Why We Are Indie Authors
Updated: Jan 22
The book's editor and I are in the process of making the final edits on Daram, the first book in P.J. and my fantasy series, Tales from Taihandria. We elected to go the self-publishing route with our novel after only two rejections from literary agents and one from a publisher (years ago, when publishers still accepted un-agented manuscripts). I suppose most writers would think we were too easily discouraged, and that is partly true. Too often we have read about authors who have received upwards of sixty rejections before finally finding an agent and publisher who had faith in their work. And certainly we know there is a gender bias in the world of publishing, as in the rest of the world, whatever discipline or avenue. But what is more accurate is that we know our book fits a niche market and that most publishers and agents won't bother with a book like ours, no matter how well written. Because we broke quite a few of the 'rules' writing Daram.
First, we made the book too long. No publisher or agent will accept a first book from unknown authors that is over six hundred pages long, even in the fantasy genre. All along our editor warned us this was the case, that Daram at one point was longer than War and Peace, and we had better cease and desist if we had even the faintest hope of finding a publisher. We didn't. Daram is a very big book and it is but the first installment of the Tales from Taihandria adventures, although it is a complete story in itself.
Second, we eschew the sort of deadly violence and graphic sex that seems to drive the industry these days, both on the shelf and in the theatres, and even on the telly at home. The vulgarity of this kind of entertainment depresses us, not to mention grosses us out, so we have tried to make such violence and sex as we have included as tasteful as possible, that is to say, at least not offensive to most people. The kinds of films and books that depict graphic violence or gratuitous sex every other scene or chapter end up making the violence and sex essentially meaningless; that is, it has little lasting effect on both the plot and audience. It exists for its own sake, for - one supposes - mere titillation, and granted, there are readers who do enjoy violence or sex for that reason. But we take those elements of plot a little more seriously, and we try to measure realistically the effects such action would have on our characters and how they would affect our readers.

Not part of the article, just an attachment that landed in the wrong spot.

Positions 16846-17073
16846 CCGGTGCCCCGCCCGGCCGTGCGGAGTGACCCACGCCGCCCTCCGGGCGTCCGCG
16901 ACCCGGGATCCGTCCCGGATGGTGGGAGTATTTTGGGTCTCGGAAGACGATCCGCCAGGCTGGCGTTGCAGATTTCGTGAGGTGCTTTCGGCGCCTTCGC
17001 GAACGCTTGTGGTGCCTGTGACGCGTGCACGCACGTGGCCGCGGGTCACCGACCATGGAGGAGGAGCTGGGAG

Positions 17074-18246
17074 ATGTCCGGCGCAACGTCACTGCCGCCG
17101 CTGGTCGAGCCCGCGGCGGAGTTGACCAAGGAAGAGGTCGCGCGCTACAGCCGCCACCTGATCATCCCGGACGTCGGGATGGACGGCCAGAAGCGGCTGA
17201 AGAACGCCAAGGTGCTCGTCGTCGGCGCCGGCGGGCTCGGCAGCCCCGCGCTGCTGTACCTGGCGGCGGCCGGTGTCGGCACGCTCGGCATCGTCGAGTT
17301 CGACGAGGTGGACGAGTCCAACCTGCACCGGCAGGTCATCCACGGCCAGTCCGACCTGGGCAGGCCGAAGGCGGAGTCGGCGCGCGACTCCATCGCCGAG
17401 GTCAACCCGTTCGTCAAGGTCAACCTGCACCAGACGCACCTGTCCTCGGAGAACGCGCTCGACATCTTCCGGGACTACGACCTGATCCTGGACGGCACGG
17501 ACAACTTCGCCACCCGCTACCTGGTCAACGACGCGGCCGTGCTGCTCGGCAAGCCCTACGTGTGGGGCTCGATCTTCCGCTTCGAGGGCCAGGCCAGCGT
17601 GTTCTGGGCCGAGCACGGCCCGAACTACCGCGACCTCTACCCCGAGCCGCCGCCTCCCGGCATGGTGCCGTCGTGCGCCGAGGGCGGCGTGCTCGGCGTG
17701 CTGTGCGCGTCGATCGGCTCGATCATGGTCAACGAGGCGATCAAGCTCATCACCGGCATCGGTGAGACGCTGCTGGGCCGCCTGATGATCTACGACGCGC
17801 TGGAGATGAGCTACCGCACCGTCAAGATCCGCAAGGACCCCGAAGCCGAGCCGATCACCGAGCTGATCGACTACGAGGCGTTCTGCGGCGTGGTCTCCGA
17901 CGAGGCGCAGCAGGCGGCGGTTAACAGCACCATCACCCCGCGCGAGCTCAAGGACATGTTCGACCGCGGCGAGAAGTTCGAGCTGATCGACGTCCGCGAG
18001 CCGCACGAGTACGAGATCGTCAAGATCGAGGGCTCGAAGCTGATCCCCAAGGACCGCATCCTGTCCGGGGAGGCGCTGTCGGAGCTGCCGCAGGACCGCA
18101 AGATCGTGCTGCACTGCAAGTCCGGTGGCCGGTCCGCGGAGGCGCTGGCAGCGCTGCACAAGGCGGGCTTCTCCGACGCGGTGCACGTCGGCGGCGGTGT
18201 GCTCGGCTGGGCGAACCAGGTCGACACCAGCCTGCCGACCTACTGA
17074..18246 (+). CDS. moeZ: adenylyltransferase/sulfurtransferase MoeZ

Third, we enjoy the kind of novel that allows characters to have a rich interior life, that the story doesn't have to be all "show, don't tell." Some people might say our taste is antiquated and Victorian, but we are, quite frankly, tired of the novels that follow this cardinal rule to the point where characters no longer are allowed to think. We have consciously ignored this dictum and our story, we hope, is character driven in the time-honoured sense of the term, which is unusual for fantasy. Of course all fantasy heroines and heroes face moral dilemmas, but even so, their choices are usually not dependent on more than that they are the 'good guys' and so will inevitably make the right choices, and the reader will not witness those interior moral struggles. There are exceptions - J.K. Rowling's characters come to mind - but in Tolkien and to a lesser extent in Lewis moral struggles are non-existent, and the results are a foregone conclusion. We wanted our characters to experience real situations (or as close to real as our fantasy genre allows, without removing the magic elements) and face real moral dilemmas.
Finally, we did not follow convention and wait for our sixtieth or six hundredth rejection from literary agents before choosing self-publishing. This is not because we are over-confident, nor, as might conversely appear, do we lack confidence in our story. Rather it is a question of time. Life is busy and complicated. We took ages to write the story, real life having got in the way so much, that our patience has worn thin. We longed to see the story in real book form, and voila! we are seeing it at last. Not without time and trouble invested in the process, but it has been an education in itself, and great fun. So I hope readers somewhere out there will enjoy the fledgling we are pushing from the nest. We believe it will fly, as it has certainly been in the nest a very long time and by now it must have wings of some sort, strong enough to at least guide it gently to a safe resting place on a shelf or shelves in the wide world.
Hetty November 16, 2015